The Venus de Milo (also known as the Aphrodite of Milos) is one of the most famous ancient Greek statues. The marble statue which is a few inches short of seven feet tall was created in the first century BC to honor Aphrodite, the goddess of love and beauty.
The statue was broken in half and arms were missing when it was discovered in 1820 by a Greek peasant on the island of Milos. A French officer came to the site, excavated the statue, and arranged for it to be taken to France where it is on permanent display in the Louvre Museum in Paris. It was probably the work of Alexandros of Antioch, not Praxiteles.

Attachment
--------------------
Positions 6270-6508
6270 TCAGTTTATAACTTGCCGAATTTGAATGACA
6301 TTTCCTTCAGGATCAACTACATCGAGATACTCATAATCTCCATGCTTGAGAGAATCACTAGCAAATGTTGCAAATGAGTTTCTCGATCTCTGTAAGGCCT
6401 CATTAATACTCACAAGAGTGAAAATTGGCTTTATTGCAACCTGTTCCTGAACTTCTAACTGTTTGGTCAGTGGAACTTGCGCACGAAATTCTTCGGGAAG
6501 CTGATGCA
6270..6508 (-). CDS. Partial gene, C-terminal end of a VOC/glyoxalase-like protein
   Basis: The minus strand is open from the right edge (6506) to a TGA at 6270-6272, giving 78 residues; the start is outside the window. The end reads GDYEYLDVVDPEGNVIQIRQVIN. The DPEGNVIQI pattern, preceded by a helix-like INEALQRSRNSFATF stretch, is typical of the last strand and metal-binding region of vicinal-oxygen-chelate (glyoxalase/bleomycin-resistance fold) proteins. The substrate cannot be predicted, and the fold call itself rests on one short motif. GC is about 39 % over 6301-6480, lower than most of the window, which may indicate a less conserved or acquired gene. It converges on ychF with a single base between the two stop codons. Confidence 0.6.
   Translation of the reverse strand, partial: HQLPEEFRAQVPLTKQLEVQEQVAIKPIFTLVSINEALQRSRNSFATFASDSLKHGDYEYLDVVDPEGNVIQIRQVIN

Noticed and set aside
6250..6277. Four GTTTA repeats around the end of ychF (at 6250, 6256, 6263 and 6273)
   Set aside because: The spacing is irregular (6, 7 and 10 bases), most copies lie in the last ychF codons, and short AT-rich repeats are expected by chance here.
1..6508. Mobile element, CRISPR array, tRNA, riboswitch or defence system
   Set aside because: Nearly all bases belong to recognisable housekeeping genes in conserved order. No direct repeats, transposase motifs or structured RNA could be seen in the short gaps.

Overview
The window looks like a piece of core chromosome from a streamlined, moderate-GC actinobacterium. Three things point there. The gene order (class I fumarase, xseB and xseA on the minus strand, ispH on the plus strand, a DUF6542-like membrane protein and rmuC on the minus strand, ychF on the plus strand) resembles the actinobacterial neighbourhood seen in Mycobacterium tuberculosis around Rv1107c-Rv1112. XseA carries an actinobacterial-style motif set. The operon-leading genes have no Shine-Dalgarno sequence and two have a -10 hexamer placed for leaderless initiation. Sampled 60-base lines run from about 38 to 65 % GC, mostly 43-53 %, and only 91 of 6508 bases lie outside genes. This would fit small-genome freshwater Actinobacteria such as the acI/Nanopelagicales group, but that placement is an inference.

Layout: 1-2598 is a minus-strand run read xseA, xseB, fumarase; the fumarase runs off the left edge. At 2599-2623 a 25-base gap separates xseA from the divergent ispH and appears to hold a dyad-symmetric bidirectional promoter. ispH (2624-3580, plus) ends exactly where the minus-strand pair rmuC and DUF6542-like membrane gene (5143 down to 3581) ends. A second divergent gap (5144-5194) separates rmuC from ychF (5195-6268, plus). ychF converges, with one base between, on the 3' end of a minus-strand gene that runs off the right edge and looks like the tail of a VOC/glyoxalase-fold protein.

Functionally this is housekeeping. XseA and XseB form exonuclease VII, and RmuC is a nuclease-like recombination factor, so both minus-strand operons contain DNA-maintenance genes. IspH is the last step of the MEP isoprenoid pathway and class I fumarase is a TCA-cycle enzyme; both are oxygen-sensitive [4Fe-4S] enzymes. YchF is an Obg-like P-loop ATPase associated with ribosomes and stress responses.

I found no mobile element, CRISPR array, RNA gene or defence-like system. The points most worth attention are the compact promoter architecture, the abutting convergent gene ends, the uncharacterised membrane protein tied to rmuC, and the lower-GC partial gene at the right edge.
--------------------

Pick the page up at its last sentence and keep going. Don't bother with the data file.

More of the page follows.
Although the arms are missing, enough pieces remain to see that her right hand held up her drape at her hips and the left hand held an apple which still survives. The statue and clothing would have been painted, as most statues of the time were, and was adorned with jewelry.
Tomorrow, Another Aphrodite.